# 293 – Naqba – Part I by Stephen Pohlmann - Illustrated by Stephen Pohlmann - Ourboox.com
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# 293 – Naqba – Part I

by

Artwork: Stephen Pohlmann

Helping others to understand Israel - and Israelis to understand others...
  • Joined Sep 2016
  • Published Books 409
1

May 15, 2016

Naqba – Part I

‘Naqba’ means ‘catastrophe’, which is how the Palestinians (Israeli Arabs) remember the 1948 War of (Israeli) Independence.

So there I was, only bike, at nearby Tel Aviv University, buying something in one of their stores. This is the view I saw…

 

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Let me set the scene:

The tiny panoramic image, with the finger on the lens, shows, from left to right

  • Armed police gathering next to the trees (I think all Israeli police are armed)

  • In the background, a giant wall of images of Palestinians (Israeli Arabs) – let’s call them PIA) who have died during the conflict since 1948.

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# 293 – Naqba – Part I by Stephen Pohlmann - Illustrated by Stephen Pohlmann - Ourboox.com

 

  • In front of the wall, black-t-shirted PIA gathering for their day.

  • In the centre, a police barrier , with a small white part – just seen in images 2 and 4 – in the middle, representing the separation wall (security fence) between Israel and the West Bank

  • To the right of the barrier, Jewish students gathering.

 

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# 293 – Naqba – Part I by Stephen Pohlmann - Illustrated by Stephen Pohlmann - Ourboox.com

And around the perimeters, people like me gathering, some with cameras, others just onlookers, with more police arriving here and there.

It’s happening now, while I wrote.

I stopped, pushed my biked up the few steps and started chatting to one of the male students. That went on for perhaps 20 mins. Then Raiah (I hope I have the spelling right) joined.

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My opening ‘gambit’ was the suggestion that the signs with ‘Naqba Day’ should either be change to ‘Reconstruction Day’ or at least have that word in brackets – gotta move forward. And why allow a barrier in the middle. Do they WANT confrontation?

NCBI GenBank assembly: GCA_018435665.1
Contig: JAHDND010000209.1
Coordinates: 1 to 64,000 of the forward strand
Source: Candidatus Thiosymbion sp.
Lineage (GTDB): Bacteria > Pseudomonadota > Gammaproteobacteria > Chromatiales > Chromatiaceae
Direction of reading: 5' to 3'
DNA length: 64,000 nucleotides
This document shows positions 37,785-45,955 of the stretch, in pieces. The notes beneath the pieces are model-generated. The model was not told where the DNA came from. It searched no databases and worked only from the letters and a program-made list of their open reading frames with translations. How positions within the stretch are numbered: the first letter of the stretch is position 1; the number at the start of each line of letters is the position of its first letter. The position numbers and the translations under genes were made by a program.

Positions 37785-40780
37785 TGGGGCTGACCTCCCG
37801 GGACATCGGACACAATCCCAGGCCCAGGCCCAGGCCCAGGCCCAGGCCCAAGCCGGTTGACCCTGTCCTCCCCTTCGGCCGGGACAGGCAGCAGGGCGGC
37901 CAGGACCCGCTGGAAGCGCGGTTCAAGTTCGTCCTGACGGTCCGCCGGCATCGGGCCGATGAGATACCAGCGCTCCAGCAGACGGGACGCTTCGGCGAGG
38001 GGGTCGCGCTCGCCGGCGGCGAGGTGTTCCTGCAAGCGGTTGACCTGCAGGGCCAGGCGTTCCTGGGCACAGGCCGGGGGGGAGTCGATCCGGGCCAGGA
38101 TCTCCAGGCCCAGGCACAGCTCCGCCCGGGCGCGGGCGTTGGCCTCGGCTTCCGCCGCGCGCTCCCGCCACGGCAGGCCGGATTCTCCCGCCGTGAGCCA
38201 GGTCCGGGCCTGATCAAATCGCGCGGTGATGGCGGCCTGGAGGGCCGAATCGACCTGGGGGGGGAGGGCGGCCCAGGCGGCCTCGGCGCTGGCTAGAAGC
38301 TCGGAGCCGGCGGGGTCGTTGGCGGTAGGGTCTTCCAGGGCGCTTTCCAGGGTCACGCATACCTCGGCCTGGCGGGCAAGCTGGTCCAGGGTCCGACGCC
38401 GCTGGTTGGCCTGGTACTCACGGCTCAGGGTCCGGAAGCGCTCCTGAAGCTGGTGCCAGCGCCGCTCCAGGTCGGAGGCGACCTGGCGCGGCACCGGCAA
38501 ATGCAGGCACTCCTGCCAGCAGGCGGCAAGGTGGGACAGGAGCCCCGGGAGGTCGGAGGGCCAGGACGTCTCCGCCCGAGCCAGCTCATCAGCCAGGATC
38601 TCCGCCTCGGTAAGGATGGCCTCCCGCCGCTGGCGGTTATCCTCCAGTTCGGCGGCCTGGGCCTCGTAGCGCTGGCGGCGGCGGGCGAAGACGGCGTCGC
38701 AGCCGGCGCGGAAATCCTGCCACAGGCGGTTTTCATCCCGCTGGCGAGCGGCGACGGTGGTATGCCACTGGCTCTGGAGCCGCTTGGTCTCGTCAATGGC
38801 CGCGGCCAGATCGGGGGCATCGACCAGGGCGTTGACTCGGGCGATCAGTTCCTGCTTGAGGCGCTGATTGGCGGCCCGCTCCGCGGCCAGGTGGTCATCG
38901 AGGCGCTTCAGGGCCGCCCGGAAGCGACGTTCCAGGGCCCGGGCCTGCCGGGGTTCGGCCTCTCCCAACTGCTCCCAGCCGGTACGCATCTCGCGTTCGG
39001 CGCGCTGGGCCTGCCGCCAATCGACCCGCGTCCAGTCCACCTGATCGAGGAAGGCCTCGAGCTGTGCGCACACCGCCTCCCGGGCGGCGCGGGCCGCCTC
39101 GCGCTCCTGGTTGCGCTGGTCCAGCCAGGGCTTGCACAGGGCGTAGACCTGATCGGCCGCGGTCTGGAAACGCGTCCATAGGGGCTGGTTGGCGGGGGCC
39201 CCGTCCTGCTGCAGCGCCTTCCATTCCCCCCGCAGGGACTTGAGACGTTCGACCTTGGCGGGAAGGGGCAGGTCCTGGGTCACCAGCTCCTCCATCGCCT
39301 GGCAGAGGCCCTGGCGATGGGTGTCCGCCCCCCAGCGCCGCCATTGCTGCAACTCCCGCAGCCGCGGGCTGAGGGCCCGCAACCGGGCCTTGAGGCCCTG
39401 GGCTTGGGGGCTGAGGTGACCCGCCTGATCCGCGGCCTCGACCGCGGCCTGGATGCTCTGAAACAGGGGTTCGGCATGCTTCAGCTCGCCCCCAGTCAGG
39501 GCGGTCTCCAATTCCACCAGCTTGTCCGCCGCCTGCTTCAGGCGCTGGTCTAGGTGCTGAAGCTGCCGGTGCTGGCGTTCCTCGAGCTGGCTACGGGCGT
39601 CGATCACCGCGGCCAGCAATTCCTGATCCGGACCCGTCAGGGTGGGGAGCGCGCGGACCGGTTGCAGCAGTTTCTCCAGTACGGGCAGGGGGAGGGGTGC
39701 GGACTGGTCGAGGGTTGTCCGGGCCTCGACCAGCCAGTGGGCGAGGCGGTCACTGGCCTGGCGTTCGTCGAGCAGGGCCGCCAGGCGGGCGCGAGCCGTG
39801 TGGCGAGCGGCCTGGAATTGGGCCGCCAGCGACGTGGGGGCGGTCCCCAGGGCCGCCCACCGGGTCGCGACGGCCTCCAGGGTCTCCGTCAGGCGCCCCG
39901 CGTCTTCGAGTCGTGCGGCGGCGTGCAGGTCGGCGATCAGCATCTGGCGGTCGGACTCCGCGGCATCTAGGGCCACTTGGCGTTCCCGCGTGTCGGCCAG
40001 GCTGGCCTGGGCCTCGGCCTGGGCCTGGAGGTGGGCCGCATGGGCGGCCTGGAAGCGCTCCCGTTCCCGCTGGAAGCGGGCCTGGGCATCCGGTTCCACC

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They were (are) aged around 19; they have family/-ies across the various border (West Bank, Jordan, Lebanon, Syria); they say they have lost family, they have less rights, the wall hinders their lives etc. etc.

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And I started discussing this with them –

  • Jordan should have been Palestine

  • The Jews stole the Palestinian land

  • There should only be the 1 state (Palestine) – where Jews, they claimed, could live peacefully

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  • The British helped the Jews establish Israel (Tell that to the those that suffered at the hands of the British).

  • The UN declaration in 1947 was not fair – “Would you give up half your house to the neighbors?”, she asked. She didn’t believe my “Yes” answer.

  • They have proper water system in Nazareth-Illit (Jewish neighborhood) and not in Nazareth (I should have asked her about the Christian population’s complaints against the Muslims).

 

11

My conversation of not more than 1/2 hour contained decent discussion. They started looking over their shoulders (no, not out of fear, out of lateness) , so I gave them my card, begged them to contact me, told them of my keenness to meet over coffee.

And we parted.

Let’s see if Part II is necessary

Stephen

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